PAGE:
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The release of the Game Genie was a crazy ride for Camerica and Galoob in the US. Initially, during the development stage, the Game Genie was called PowerPak and it was invented by the UK powerhouse Codemasters who later developed several NES games and another game gadget for Camerica called Aladdin Deck Enhancer. Either Camerica or Galoob supposedly decided that the PowerPak name was uncool and they renamed the device to Game Genie.

This device would allow players to aqquire all sorts of cheats before playing a game, like invulnerbility, infinite lives, infinite energy, maybe even a level select or maybe even access to levels that wasn't supposed to exist. All this could be gained by entering codes of either 6, 8 or 16 letters into the GameGenie

menu once the device was placed in between the NES deck and the game cartridge, and the player would then be presented with a code screen.

One Game Genie would allow up to 3 codes to be entered, but it was/is possible to connect 2 or more Game Genie's to allow more codes to be entered. When one code screen has been completed and START is pressed, the next Game Genie screen will appear and so on and so on until you reach the game cartridge.

It's possible to use a Gane Genie from any region with any NES deck, but reports have been made about codes that worked on a US game wouldn't work on a European NES game.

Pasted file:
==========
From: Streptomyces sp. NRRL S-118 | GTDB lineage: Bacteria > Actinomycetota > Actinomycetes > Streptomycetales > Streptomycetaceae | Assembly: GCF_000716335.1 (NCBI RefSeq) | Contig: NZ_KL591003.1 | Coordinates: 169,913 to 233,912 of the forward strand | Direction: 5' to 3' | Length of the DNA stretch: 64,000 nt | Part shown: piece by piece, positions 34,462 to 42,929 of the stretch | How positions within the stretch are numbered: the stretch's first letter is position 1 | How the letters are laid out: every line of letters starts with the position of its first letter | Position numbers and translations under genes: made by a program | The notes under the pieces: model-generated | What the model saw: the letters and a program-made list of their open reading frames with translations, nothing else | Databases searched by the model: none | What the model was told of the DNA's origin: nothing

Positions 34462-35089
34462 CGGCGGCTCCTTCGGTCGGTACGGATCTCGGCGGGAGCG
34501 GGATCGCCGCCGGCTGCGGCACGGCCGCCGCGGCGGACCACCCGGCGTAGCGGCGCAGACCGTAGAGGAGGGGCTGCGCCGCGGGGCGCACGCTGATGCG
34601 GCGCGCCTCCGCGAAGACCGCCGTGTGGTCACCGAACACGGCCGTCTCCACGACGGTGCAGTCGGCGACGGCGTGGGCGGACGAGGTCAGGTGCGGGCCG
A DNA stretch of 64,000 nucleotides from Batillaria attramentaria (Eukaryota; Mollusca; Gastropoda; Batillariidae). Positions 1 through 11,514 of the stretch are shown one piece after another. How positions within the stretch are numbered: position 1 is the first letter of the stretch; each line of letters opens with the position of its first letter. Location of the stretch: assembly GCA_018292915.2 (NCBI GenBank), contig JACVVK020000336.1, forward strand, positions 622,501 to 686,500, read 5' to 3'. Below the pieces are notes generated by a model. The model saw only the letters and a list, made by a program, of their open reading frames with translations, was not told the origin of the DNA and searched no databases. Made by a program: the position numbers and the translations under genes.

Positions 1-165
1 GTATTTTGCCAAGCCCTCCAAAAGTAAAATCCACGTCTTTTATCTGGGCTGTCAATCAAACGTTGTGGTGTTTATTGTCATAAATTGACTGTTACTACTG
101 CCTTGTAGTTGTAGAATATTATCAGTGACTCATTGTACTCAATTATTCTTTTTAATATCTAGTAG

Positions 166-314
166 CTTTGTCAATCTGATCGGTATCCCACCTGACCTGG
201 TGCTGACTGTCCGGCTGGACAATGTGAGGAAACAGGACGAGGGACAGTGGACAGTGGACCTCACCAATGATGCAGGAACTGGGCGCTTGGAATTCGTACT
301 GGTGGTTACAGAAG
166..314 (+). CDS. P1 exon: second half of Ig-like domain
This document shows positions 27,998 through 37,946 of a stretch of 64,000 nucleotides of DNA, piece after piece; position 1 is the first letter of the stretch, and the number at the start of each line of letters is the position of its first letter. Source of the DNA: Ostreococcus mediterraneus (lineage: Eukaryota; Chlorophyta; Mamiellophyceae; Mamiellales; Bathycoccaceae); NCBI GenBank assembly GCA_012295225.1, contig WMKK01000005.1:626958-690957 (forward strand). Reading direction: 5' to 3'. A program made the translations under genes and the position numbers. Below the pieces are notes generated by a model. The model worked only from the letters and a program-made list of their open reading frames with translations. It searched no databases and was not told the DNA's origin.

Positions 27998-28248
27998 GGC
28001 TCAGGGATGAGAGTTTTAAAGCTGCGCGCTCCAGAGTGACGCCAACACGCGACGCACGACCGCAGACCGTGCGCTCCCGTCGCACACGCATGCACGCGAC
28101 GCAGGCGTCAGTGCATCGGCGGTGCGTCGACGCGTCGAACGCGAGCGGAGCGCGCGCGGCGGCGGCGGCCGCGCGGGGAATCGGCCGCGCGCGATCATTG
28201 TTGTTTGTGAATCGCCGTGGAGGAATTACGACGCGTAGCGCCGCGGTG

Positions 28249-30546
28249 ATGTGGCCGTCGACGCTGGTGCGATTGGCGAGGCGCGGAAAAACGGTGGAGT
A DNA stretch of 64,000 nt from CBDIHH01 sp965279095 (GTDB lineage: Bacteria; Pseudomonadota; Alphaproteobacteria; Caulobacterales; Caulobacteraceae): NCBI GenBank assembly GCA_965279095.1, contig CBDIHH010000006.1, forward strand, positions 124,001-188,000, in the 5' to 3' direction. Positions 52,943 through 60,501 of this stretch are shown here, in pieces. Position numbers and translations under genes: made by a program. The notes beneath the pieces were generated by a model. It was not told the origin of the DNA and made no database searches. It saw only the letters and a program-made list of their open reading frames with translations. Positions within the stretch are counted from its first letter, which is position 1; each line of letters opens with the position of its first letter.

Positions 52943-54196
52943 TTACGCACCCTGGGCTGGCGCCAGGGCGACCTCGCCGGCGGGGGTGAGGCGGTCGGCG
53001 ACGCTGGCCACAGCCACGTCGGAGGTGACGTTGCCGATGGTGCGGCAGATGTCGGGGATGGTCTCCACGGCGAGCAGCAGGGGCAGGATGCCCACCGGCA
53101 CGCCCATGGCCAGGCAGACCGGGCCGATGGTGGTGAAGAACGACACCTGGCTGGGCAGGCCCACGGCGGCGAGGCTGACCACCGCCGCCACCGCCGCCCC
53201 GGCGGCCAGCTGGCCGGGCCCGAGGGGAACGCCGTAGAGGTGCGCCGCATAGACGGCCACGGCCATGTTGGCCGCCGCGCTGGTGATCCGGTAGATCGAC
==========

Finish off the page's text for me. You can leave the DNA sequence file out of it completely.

There was no real guide to how you could create your own GameGenie codes, the information included in the code book was very scarse. However I remember having

a lot of fun with Super Mario Bros (1) where I found a ton of codes simply by adding a lot of bogus into the code screen and then checking out the game afterwards. The codes included alternate graphics, colors and some sort of moon jumping mario.

The Game Genie was announced May 8 1990 and Nintendo of America then sued Galoob May 17 1990 for copyright infringement and demanded them to stop marketing Game Genie, which was scheduled to hit store shelves in late July 1990, retailing at about $50. Because of the court battle the release of the Game Genie had to be posponed.

"This is a personal freedom issue," said Steven Klein, executive vice president and general counsel for Galoob. "It's just like a book. If you want to start at Chapter 11, you can. If the kid wants to start at World 8, because he's been through all the earlier levels before and doesn't want to spend an hour doing it again, why shouldn't he be able to?"

Camerica had already won a battle in Canada against Nintendo and as Canadian distributor of the Game Genie their batch of cheat devices were already on it's way to Canadian stores during 1990. Camerica "Thank you Canada" in the Game Genie magazine advetisements.

In July 1991 US District Court Judge Fern Smith ruled in favour of Galoob in their court battle against Nintendo. "This is a landmark victory for Galoob Toys," said Steven M. Klein. "The court has completely vindicated our position and we expect to begin shipping the Game Genie in 30 to 60 days." Galoob later received $16 million from Nintendo as compensation for lost profit in 1990 and 1991 caused by Nintendo's lawsuit which prevented Galoob from selling the Game Genie. Rumors say that Galoob had approached Nintendo earlier on, before the lawsuit, and they had offered to make the Game Genie an officially licensed product, but the offer was turned down by Nintendo.